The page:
Monday, March 01, 2010
Canada is quite justifiably proud. But I was intrigued -- is it true that adjusted for population the Canadians had pulled off quite a feat? The population of Canada is actually closer to 33 million, for one thing (I was doing the math in my head and 20 million just felt small, so I went to look it up.) There are other countries in the medal table that are smaller. What if we adjusted medals for population?
Norway has a population of about 4.5 million (2009 levels), or less than 14% of Canada's. And yet it manages to win 23 medals compared to Canada's 26. Doesn't that count for something? China has a huge population, so that competition for the Olympic team is likely to be very strong. The US has a high per capita GDP. These smaller countries of Europe, however, with small populations, do very well. I tried the same graphs with just gold medals or with GDP rather than population, and you get approximately the same results. Also note I just looked at the top ten countries in the medals table. If you go down further you may find a small country that won one or two medals and would finish on this list.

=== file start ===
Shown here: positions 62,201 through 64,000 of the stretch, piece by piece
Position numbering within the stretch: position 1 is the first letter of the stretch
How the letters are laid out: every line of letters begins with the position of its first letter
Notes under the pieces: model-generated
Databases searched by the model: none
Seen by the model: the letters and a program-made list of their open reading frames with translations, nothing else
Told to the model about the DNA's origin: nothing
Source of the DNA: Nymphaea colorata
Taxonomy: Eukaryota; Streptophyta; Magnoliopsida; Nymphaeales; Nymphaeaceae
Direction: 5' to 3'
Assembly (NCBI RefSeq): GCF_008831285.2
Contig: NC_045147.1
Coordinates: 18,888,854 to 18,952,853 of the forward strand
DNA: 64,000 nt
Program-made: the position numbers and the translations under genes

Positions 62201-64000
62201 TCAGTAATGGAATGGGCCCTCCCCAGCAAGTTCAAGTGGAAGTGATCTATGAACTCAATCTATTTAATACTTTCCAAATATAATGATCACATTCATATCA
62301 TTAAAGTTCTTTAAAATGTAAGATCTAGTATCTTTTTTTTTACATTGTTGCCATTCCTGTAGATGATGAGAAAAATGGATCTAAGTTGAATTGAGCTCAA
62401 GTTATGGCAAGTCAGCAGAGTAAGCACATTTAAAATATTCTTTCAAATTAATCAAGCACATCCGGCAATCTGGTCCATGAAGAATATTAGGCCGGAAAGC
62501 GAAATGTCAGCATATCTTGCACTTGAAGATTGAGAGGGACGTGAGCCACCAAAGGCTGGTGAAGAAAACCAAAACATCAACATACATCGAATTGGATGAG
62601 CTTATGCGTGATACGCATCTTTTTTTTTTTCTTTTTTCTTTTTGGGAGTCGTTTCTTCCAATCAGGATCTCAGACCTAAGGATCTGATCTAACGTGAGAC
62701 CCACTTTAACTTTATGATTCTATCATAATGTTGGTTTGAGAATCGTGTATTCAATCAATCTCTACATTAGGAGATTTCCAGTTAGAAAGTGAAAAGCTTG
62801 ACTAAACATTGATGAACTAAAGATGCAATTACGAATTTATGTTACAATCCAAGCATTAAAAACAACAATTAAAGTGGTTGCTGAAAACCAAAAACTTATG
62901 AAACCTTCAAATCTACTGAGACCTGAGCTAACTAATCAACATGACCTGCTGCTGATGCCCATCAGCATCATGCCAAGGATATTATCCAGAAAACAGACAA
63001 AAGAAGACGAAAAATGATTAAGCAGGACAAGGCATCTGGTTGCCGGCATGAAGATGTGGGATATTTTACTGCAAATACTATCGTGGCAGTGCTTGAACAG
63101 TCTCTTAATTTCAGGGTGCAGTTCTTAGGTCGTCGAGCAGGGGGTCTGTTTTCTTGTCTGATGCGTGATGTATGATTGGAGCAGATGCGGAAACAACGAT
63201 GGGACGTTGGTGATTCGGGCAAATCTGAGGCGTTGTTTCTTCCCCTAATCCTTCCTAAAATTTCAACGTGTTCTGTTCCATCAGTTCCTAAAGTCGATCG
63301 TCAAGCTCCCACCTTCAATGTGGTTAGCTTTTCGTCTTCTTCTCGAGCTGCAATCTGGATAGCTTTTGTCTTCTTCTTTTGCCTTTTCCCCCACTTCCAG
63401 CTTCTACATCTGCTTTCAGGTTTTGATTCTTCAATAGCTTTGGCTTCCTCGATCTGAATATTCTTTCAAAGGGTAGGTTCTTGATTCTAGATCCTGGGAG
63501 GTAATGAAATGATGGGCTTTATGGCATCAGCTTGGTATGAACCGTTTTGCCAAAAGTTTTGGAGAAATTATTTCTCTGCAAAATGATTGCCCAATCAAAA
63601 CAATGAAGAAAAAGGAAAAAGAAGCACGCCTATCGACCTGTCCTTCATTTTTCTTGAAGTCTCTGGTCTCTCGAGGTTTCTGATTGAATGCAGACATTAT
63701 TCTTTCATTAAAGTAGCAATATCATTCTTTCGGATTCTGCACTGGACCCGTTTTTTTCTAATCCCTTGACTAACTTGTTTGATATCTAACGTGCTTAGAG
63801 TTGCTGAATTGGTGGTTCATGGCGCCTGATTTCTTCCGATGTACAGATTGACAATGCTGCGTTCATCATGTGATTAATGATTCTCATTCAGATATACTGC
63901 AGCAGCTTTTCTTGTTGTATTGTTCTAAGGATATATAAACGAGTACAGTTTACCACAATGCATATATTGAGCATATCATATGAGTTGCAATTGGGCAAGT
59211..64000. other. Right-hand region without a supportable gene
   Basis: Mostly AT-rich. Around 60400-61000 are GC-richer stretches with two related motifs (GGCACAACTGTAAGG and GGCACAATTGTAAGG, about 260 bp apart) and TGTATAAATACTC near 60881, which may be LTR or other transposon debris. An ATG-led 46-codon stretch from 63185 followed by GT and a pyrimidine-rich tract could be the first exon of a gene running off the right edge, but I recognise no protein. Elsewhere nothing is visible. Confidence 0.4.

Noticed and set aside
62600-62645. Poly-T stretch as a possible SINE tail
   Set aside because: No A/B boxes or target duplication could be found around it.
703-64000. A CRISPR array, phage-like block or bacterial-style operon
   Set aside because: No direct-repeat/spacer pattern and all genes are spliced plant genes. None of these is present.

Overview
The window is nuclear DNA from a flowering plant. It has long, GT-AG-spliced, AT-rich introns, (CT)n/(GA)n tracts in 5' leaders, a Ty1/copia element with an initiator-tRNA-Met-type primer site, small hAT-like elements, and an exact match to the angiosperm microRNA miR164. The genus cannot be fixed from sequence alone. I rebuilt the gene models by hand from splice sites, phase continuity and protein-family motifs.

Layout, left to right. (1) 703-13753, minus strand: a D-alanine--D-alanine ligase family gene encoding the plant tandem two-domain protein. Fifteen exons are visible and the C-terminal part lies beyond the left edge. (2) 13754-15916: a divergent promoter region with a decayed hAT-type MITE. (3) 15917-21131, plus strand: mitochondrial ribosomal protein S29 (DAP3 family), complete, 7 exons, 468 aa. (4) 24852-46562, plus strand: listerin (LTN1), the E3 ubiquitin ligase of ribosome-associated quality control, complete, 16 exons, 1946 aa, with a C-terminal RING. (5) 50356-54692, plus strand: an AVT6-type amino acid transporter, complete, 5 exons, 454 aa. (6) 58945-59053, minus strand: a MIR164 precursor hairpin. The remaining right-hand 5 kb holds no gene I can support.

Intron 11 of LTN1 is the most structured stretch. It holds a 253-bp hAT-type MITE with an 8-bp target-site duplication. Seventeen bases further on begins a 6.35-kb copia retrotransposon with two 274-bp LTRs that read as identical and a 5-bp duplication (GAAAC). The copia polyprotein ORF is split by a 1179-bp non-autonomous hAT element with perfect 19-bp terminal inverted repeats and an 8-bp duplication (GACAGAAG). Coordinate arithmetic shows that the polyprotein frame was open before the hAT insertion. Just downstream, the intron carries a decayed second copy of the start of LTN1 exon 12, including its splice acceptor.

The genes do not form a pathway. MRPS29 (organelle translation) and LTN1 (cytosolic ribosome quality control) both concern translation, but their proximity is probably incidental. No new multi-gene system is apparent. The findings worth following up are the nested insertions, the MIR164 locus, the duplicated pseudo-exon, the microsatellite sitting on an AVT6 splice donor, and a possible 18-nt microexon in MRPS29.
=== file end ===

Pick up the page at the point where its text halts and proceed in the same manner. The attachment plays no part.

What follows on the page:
BTW, that gold medal record the Canadians broke? It was shared between Russia and ... Norway. Matthew Futterman shows that even using historical models, Norway did very well this year.
(And if this post does not get a link from noted NARN Norgephile Mitch Berg, he has seen his last cigar.)
UPDATE: Prof. David Wall of the Geography Dept. here at SCSU sends along this graphic too:
A map of medals since the beginning of the Winter Olympics is similar.